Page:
Iraqi Kurdistan: A New Regional Oil Hub
Control of oil production in northern Iraq has repeatedly led to tensions with Iraq’s national government headed by Prime Minister Nouri al Maliki. Those tensions have been especially pronounced with respect to two issues. One is the political status of Kirkuk and its environs. A referendum on the status of that area was supposed to be held years ago, but Maliki’s regime has repeatedly found reasons to postpone any vote. The underlying motive is clear. In a free and fair election, Kirkuk voters would almost certainly choose to join the Kurdistan region. That result, in turn, would give the KRG control over even larger oil reserves than it has now. In addition to the substantial loss of revenues to Baghdad, both Iraqi and Turkish officials worried that the KRG would use the additional wealth to consolidate its self rule, and become a de facto independent country.
The other controversy in which oil has played a major role involves control over the production and export of that product elsewhere in Iraqi Kurdistan. The authorities in Baghdad have long insisted that all contracts with foreign energy companies must be approved by the national government, not the KRG. Erbil has with equal determination resisted that attempted economic and political power play. For years, the result has been an increasingly acrimonious stalemate over oil policy.
Recently, though, Baghdad appeared to adopt a new attitude regarding exports through Turkey. In mid-December, KRG National Resources Minister Ashti Hawrami welcomed that more cooperative tone. Just a month earlier, Baghdad had moved to block an agreement between Erbil and Ankara, still insisting that the national government was the only entity authorized to conclude such pacts. The December outcome appeared to be a classic compromise. The Maliki government lifted its long-standing demand on that point, but did receive commitments that Baghdad would be kept informed of the quantity and terms of all sales, that transactions would be at international market prices, and that substantial revenues would be channeled through the Iraq Development Fund in New York, as specified in previous UN Security Council resolutions.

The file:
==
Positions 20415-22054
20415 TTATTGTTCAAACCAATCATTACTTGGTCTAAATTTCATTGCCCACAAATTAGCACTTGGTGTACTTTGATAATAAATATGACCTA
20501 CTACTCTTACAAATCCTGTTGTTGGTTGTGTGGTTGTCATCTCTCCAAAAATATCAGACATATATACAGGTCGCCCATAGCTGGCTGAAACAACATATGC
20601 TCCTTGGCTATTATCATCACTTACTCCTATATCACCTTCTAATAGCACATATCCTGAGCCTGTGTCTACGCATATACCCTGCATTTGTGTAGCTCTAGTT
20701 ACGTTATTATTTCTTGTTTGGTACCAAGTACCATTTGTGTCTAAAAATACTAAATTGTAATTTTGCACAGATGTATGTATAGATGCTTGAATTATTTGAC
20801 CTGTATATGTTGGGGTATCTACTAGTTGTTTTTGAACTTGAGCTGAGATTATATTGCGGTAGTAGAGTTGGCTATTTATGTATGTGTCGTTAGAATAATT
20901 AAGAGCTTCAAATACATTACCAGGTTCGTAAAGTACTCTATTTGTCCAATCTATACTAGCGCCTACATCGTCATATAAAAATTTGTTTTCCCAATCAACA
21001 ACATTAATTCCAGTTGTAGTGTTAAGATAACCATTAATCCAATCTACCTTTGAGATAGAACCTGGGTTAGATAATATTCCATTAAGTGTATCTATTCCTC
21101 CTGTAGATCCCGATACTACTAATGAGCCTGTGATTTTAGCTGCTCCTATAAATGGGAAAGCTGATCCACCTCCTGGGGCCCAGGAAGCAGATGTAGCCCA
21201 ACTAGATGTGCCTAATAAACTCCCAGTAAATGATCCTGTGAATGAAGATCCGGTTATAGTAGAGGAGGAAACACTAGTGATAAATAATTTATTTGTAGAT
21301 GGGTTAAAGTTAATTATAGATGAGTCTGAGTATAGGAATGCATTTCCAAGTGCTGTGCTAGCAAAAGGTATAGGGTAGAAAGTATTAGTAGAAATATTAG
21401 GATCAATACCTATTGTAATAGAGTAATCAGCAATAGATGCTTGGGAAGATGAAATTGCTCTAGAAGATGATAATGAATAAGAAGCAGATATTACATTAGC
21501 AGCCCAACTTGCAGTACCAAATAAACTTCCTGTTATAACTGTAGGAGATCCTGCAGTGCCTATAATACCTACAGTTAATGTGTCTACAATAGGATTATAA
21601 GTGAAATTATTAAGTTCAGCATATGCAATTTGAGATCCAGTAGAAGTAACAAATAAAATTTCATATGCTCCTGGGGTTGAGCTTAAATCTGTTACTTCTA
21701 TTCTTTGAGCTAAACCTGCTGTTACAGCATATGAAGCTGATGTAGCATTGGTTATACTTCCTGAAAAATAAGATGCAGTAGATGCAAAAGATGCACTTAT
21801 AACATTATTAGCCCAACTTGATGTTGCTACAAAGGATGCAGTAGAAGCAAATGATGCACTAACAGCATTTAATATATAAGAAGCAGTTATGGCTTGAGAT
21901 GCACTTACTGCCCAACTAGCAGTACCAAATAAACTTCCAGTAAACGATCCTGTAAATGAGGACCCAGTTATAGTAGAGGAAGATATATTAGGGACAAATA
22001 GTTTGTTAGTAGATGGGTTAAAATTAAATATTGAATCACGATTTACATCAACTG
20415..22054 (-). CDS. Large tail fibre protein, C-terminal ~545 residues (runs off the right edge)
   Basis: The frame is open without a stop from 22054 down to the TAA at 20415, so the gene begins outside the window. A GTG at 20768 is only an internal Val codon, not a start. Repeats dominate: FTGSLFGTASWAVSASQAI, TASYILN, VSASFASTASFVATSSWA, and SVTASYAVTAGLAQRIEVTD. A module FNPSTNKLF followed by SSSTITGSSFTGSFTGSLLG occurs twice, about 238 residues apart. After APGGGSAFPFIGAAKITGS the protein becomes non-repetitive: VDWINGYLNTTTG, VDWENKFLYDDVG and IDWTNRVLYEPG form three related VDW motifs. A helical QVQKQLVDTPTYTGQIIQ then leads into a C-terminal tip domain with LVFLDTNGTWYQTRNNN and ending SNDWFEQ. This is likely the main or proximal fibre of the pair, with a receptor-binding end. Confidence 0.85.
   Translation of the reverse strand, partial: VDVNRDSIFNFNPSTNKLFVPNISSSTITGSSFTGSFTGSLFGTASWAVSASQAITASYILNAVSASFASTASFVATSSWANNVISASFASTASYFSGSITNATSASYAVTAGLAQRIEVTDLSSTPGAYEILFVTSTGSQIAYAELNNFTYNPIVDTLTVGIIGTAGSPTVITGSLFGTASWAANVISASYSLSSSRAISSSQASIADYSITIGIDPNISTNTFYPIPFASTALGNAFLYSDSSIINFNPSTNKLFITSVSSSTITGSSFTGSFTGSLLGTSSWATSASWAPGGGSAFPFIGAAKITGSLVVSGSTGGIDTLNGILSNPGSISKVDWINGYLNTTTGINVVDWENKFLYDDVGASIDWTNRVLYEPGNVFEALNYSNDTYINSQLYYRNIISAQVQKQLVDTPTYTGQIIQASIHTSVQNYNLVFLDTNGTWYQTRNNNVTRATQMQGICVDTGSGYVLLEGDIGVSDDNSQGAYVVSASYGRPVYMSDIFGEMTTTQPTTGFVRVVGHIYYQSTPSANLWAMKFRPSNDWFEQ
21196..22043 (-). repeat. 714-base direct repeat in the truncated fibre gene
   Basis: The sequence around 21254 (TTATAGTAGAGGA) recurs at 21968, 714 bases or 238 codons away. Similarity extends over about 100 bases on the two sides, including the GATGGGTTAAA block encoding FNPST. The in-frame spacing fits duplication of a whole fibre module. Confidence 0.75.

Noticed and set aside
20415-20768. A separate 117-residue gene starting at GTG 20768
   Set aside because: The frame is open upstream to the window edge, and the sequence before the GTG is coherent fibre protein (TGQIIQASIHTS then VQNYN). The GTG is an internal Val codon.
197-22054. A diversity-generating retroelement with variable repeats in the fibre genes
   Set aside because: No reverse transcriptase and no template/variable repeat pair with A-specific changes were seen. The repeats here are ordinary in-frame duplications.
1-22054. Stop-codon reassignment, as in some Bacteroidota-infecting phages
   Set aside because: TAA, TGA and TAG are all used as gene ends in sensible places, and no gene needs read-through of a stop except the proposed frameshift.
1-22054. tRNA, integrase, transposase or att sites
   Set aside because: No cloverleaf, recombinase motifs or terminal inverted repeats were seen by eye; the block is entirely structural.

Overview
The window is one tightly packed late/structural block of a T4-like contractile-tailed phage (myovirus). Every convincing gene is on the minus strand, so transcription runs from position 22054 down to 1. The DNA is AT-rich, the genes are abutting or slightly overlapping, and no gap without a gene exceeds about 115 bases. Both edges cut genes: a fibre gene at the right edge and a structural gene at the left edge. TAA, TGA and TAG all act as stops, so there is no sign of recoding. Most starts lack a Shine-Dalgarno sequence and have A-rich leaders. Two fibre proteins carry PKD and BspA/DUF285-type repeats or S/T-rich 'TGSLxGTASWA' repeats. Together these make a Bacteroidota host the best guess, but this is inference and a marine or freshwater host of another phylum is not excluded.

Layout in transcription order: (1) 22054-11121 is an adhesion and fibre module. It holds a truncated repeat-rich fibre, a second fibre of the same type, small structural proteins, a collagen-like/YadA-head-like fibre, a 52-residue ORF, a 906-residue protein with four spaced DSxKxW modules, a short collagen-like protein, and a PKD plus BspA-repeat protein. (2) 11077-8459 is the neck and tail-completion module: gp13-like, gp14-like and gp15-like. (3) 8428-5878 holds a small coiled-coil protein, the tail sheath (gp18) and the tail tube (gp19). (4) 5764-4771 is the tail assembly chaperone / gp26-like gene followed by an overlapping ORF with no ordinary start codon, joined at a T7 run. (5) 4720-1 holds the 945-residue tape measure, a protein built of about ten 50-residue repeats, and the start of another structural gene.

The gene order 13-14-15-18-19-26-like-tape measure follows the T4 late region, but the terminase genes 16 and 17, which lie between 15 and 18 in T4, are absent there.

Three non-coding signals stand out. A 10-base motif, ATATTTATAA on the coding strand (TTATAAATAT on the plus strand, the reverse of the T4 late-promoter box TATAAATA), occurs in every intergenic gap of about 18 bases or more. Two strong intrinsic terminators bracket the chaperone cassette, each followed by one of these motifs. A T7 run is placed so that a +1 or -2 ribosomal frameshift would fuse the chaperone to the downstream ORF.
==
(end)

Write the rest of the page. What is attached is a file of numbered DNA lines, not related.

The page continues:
The bottom line, though, is that Erbil now has a green light to conclude agreements with oil producers and pump large quantities of oil through a pipeline to Turkey and on to international markets through the port of Ceyhan on the Mediterranean Sea. The flow is already impressive, and it is forecast to reach some 400,000 barrels a day by the end of 2014. Hawrami is correct that those added oil exports “will reflect positively on the economy of the Kurdistan Region and Iraq as well as Turkey and the world market.”
The oil factor is a key reason why Kurdistan is becoming a prosperous economic player in the Middle East. That factor has already contributed to Baghdad’s more realistic, cooperative attitude toward Erbil. And it certainly has helped transform the relationship with Ankara. Turkish officials increasingly see Kurdistan as a stable, well-governed political entity—in marked contrast to the turmoil in the rest of Iraq, next door in Syria, and throughout much of the Middle East. A significant oil exporter with those characteristics is welcomed as an economic partner, regardless of any remaining disagreements between Ankara and Erbil on other issues.
Managed properly, the increased oil revenues can become the foundation for an even more prosperous Kurdistan. They can also serve to facilitate a more peaceful regional environment and to cement a growing, wide-ranging economic relationship with Turkey and other countries. That is all to the good.
The United States and the other Western powers need to recognize implications of Kurdistan’s emergence as a significant new oil exporter and economic dynamo in the Middle East. Washington’s policies, in particular, must catch up with the important diplomatic and commercial developments that have taken place. It is no longer sufficient, if it ever was, to see policy toward Kurdistan as merely one component of a larger policy toward Iraq. Kurdistan is now a crucial, distinct player and should be treated as such.
Ted Galen Carpenter, a senior fellow at the Cato Institute, is the author of nine books and more than 500 articles and policy studies on international affairs. He is also a member of the editorial board at Mediterranean Quarterly.
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